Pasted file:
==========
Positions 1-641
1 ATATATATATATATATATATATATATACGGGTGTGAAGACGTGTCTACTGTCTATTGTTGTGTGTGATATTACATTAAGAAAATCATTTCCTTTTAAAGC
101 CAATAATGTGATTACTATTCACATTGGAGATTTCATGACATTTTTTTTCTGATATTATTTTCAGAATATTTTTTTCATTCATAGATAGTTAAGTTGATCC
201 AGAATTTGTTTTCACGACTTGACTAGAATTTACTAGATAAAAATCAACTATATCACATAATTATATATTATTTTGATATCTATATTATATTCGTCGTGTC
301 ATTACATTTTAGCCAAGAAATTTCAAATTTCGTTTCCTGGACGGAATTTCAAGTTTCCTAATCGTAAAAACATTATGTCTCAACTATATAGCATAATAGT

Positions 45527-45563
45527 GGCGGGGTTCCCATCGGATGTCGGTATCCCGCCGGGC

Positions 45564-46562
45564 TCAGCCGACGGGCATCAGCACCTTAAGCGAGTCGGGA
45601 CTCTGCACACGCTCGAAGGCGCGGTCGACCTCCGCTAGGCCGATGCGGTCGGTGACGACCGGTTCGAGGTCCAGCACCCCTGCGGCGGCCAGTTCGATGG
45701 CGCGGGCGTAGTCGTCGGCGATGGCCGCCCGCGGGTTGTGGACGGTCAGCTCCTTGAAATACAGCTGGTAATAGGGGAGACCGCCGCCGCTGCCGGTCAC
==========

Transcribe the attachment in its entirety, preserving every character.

Positions 1-641
1 ATATATATATATATATATATATATATACGGGTGTGAAGACGTGTCTACTGTCTATTGTTGTGTGTGATATTACATTAAGAAAATCATTTCCTTTTAAAGC
101 CAATAATGTGATTACTATTCACATTGGAGATTTCATGACATTTTTTTTCTGATATTATTTTCAGAATATTTTTTTCATTCATAGATAGTTAAGTTGATCC
201 AGAATTTGTTTTCACGACTTGACTAGAATTTACTAGATAAAAATCAACTATATCACATAATTATATATTATTTTGATATCTATATTATATTCGTCGTGTC
301 ATTACATTTTAGCCAAGAAATTTCAAATTTCGTTTCCTGGACGGAATTTCAAGTTTCCTAATCGTAAAAACATTATGTCTCAACTATATAGCATAATAGT

Positions 45527-45563
45527 GGCGGGGTTCCCATCGGATGTCGGTATCCCGCCGGGC

Positions 45564-46562
45564 TCAGCCGACGGGCATCAGCACCTTAAGCGAGTCGGGA
45601 CTCTGCACACGCTCGAAGGCGCGGTCGACCTCCGCTAGGCCGATGCGGTCGGTGACGACCGGTTCGAGGTCCAGCACCCCTGCGGCGGCCAGTTCGATGG
45701 CGCGGGCGTAGTCGTCGGCGATGGCCGCCCGCGGGTTGTGGACGGTCAGCTCCTTGAAATACAGCTGGTAATAGGGGAGACCGCCGCCGCTGCCGGTCAC